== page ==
The case file from the Ministry of Goodwill Enhancement informed me that Hong Kong was posited in a peculiar historical and political timespace. After surviving one ‘deadline’ in 1997 (the end of colonial rule by the distant power of Great Britain), the city was faced with another, more absolute one, in 2047 (the end of the ‘One Country, Two Systems’ policy, which underpins its relationship with the motherland, China). The people in the city did not seem too preoccupied by this historical situation, however. On the day of my visit, many of them were focusing on the imminent typhoon—the fiercest and severest in many years—which was going to hit the city the following day, a Sunday. In boisterous restaurants and street markets and on public transport, the name of the typhoon was on everyone’s lips. Some boasted about stocking canned food, bread, instant noodles and Coca-Cola; some had calligraphed their windows with adhesive tape in the hope of lessening the impact of shattered glass; some were planning to place themselves in the city’s open spaces and document the intensity of the wind with their bodies, while others insisted the typhoon wouldn’t come.
The sun continued in the afternoon, people were out and about as usual, as if defiant of what was to come. In fact, the expectation of the typhoon might have even added an aura of cautious festivity to the city that retained memories of past high winds and waves. Old women on park benches told stories of friends who had gone missing during previous typhoons, only to return weeks later with new skin and white teeth. Perhaps these grandmothers were just expressing a wishful fantasy—they wanted to be abducted by the typhoon and come back youthful and energetic. Middle-aged chess-playing friends speculated about the muffled sounds miscellaneous parts loosened from abandoned buildings or bamboo scaffolding might make when struggling in the wind-choked sky. Some parents taught their children the composition of typhoons, how each was given a name, and how they all died out in the end, even those that were prophesised to upturn lives and eras.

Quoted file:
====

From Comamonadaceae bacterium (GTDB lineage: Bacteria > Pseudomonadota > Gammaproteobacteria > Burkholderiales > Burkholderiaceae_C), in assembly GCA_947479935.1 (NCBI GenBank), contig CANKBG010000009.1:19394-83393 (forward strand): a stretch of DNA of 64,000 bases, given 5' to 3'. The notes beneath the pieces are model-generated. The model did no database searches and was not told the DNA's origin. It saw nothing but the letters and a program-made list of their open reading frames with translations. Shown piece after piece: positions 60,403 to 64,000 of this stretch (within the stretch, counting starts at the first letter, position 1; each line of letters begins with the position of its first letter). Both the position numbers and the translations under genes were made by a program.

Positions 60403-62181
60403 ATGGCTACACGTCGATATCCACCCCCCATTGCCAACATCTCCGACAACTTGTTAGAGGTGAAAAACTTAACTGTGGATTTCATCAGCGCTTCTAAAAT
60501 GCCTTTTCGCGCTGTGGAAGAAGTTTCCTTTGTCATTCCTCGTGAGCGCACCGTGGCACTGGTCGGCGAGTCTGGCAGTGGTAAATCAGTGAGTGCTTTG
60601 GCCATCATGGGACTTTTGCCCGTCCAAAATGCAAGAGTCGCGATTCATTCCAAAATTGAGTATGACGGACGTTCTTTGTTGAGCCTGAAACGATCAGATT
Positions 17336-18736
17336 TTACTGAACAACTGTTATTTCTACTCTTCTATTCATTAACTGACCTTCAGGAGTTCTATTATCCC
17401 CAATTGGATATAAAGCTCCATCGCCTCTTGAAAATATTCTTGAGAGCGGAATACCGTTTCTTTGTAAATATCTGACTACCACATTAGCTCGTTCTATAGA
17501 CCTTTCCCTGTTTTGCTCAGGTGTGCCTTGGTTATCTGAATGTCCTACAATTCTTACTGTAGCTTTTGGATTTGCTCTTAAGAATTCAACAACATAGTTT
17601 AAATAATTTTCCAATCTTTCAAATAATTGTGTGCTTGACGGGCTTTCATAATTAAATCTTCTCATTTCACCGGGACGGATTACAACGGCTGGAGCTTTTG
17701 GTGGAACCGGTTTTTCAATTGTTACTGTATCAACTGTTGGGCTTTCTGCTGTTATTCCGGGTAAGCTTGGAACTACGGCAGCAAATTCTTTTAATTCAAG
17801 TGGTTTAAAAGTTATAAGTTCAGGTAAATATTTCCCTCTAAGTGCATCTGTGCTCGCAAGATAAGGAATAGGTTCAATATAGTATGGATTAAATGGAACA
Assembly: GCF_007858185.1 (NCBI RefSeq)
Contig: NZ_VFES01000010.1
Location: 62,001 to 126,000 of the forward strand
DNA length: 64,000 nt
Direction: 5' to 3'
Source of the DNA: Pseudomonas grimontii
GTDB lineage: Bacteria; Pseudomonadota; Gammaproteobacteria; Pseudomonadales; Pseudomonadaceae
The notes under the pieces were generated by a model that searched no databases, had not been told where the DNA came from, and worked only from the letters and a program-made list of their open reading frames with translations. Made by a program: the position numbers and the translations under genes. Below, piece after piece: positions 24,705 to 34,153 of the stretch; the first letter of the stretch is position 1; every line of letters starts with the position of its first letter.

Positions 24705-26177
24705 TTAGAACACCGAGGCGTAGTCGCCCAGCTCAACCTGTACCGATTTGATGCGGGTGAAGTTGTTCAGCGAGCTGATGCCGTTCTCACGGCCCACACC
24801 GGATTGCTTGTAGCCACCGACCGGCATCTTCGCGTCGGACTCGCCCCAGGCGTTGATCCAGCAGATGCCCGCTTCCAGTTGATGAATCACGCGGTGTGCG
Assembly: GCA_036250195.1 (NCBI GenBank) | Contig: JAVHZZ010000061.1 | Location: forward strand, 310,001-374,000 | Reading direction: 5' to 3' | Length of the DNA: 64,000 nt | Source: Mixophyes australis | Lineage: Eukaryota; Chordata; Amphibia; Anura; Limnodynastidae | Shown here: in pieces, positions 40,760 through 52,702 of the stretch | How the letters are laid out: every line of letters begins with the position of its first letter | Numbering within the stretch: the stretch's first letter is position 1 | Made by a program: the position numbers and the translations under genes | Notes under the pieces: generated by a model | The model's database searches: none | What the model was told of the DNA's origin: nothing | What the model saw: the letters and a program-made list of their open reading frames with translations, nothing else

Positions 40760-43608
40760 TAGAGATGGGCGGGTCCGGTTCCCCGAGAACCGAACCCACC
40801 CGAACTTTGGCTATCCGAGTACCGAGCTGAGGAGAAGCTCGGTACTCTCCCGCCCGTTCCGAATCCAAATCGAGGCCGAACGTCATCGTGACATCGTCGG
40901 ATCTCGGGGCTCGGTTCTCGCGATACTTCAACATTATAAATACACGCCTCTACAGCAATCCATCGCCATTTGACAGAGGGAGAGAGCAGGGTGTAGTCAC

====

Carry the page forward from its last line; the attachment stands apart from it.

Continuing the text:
It was once said that a city only became a city when it had its own signs, statues and monuments that were content to be redundant and taken for granted. Memorials in Hong Kong such as the Big Buddha, the Pillar of Shame, the statue of Queen Victoria, the Golden Bauhinia and the likeness of Bruce Lee would doubtless withstand strong gales. But what of those makeshift monuments—the tall bundles of used cardboard collected by the city’s elderly or the red-white-blue checked bags carried by the homeless? When the sky began to darken, people lingered a bit longer on the streets, scanning the familiar lampposts, which, remembering their duties, glowed amber. One of the suppliers of electricity in the city had issued a warning about the possibility of power cuts, prompting people to buy torches or rush home to recharge their mobile phones or whatever other devices would connect them to the outside, stormless, world. The earlier atmosphere of celebration had now turned grave and sombre. There were more worried faces to be seen, and people’s apprehension at the impending storm seemed now to be paired with an anguish for Hong Kong’s future. They wondered why they had persistently held onto the city at all, which offered no point of escape. All along, they had been living in a state of perpetual anticipation of an overwhelming storm.